- Leaders should be prepared to tweak, modify, even change vision statements when those visions aren’t producing expected When it comes to visions nothing is set in stone. The mark of a highly effective leader is the willingness to forgo ego and do what is right for the organization. The best of leaders prepare alternate plans.
Buying Into The Vision
- I would argue that the very first prerequisite for employee buy in is to simply listen to what employees think and say about their jobs and the company’s direction. Keeping an open ear is crucial. And don’t get distracted by their complaints. Remember that engaged employees, those who really care about the company, expose many of the organization’s problems and lost opportunities through complaints. This is a great chance for leaders to make positive changes based on worthwhile employee suggestions.
- I would become suspicious if employees don’t gripe. That means their voices are being throttled, and that is the absolute worst situation of all.
- Employees need positive reinforcement. They won’t buy into a faulty vision, one that is not productive. That implies going beyond the stage of encouraging them to speak freely. It means measuring how successful the company’s vision is working. Take the quality example mentioned before. How are employees (or managers for that matter) going to know how successful their efforts are without measureable feedback? That means providing them with yardsticks of performance. It entails, in this example, weekly or monthly reports on rejects, scrap, customer complaints and customer returns, with as much data as possible reflecting individual employee performance.
- Additionally, to combat what I call “vision tedium,” employees need to know how effective the company has been pursuing its vision long-term. Quarterly and annual postings will tell the tale along with periodic meetings with employee groups.
- Leaders should put in place a follow-up procedure (possibly an annual review) because employee buy in of vision is not a one-time event. Constant follow-up is required to assure that employees remain engaged, informed and responsive to emerging problems. One of the difficulties of either a mature or growing organization is that leaders stop emphasizing company priorities and changes in priorities. They may delegate vision just as they delegate tasks, but the two are not equal. Vision remains both the prerogative and responsibility of organization leaders.
Now is the time to enhance the leadership skills of the leaders in your organization.
If you are having a meeting, conference or convention, bestselling author Jeff Wolf is available to speak about leadership and a variety of topics.
Contact Jeff directly at: email@example.com or 858-638-8260
by Jeff Wolf
How many times have you heard your boss tell you that? In fact, how many times have you told your employees that?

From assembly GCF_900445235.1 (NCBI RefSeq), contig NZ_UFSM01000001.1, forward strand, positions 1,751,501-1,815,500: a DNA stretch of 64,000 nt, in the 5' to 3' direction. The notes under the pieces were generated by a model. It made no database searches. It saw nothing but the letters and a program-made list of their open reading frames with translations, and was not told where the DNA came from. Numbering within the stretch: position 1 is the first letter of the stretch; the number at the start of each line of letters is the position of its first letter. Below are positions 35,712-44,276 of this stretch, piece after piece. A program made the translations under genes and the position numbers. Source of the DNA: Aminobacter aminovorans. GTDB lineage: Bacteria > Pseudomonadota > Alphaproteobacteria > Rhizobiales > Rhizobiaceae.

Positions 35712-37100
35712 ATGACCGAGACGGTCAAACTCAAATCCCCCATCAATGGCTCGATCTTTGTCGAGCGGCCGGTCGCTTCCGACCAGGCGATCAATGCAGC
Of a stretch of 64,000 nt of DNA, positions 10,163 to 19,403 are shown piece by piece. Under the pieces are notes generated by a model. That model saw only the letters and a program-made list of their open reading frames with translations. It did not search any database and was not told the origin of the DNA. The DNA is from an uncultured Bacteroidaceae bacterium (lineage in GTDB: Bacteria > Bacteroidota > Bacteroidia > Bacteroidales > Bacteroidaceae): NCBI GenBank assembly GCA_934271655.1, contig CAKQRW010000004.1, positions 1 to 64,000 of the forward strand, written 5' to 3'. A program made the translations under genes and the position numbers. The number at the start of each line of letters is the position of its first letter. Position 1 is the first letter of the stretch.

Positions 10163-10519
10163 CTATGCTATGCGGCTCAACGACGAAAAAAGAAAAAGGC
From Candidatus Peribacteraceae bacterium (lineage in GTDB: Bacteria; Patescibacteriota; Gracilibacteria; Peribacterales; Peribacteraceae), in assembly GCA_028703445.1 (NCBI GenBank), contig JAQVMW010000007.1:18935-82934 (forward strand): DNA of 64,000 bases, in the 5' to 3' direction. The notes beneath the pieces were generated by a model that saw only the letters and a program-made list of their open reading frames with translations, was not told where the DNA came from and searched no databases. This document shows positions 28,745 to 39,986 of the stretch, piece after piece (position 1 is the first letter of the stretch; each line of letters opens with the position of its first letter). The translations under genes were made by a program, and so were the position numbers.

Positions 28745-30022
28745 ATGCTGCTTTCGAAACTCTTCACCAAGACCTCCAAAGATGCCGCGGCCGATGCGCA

Come on, fess up. Either case is as rare as a drenching rain in the Sahara. Let’s face it. Too many bosses discourage employees from taking more than a day off or a weekend here and there. And even then they don’t discourage a barrage of phone calls from work and many will expect employees to check their email several times a day. A two-week getaway to the Far East? Not a chance.
Every year, the media reports on surveys showing that large chunks of U.S. workers don’t plan on taking all their vacation time. Why does this happen, when it’s part of a worker’s compensation package? Large percentages of workers wouldn’t pass on a company-sponsored life insurance plan, or forgo a paycheck for all of December, so why are so many people willingly (or perhaps not so willingly) giving their paid time off back to their employers?
Forbes Magazine contributor Kristi Hedges nails the explanation: “The idea of a skimpy vacation as a worthy sacrifice or badge of honor is culturally embedded. The U.S. is the only rich country to not have legally mandated paid vacation and holidays.” She goes on, “science tells us that this is a very bad idea. Increasingly, studies are showing that breaks of any kind are not only good for you; they can actually increase productivity and well-being.”
Long Vacations Benefit Both Company and Employee
To create a lasting change in their organization, and maybe even greater society at large, leaders must fully embrace the practical benefits of vacations. Good leaders will be more inclined to not only grant, but also encourage employees to take not just a couple of long weekends here and there-and maybe a week off in the summer-but longer vacation time. Employees come back from a full week (or two or three) of time off when they were able to truly disconnect from work energized and recharged, with better ideas, a fresh perspective, lower stress-levels, and genuine excitement to tackle work challenges that can become overwhelming without time to recharge. Truly effective leaders recognize the value of paid time off, and understand it’s key to a productive and engaged workforce.
Here are specific steps leaders can take to make sure this happens:
- Issue specific company policies that encourage all employees of the organization to take all vacation days due them, and in any increments they prefer.
- Be clear the time off must not interfere with mission critical work, but also be clear that one person’s week off shouldn’t incapacitate a well-run department, and that while every department has busier times on the calendar, it is normal and expected that departments will experience slower times periodically throughout the year.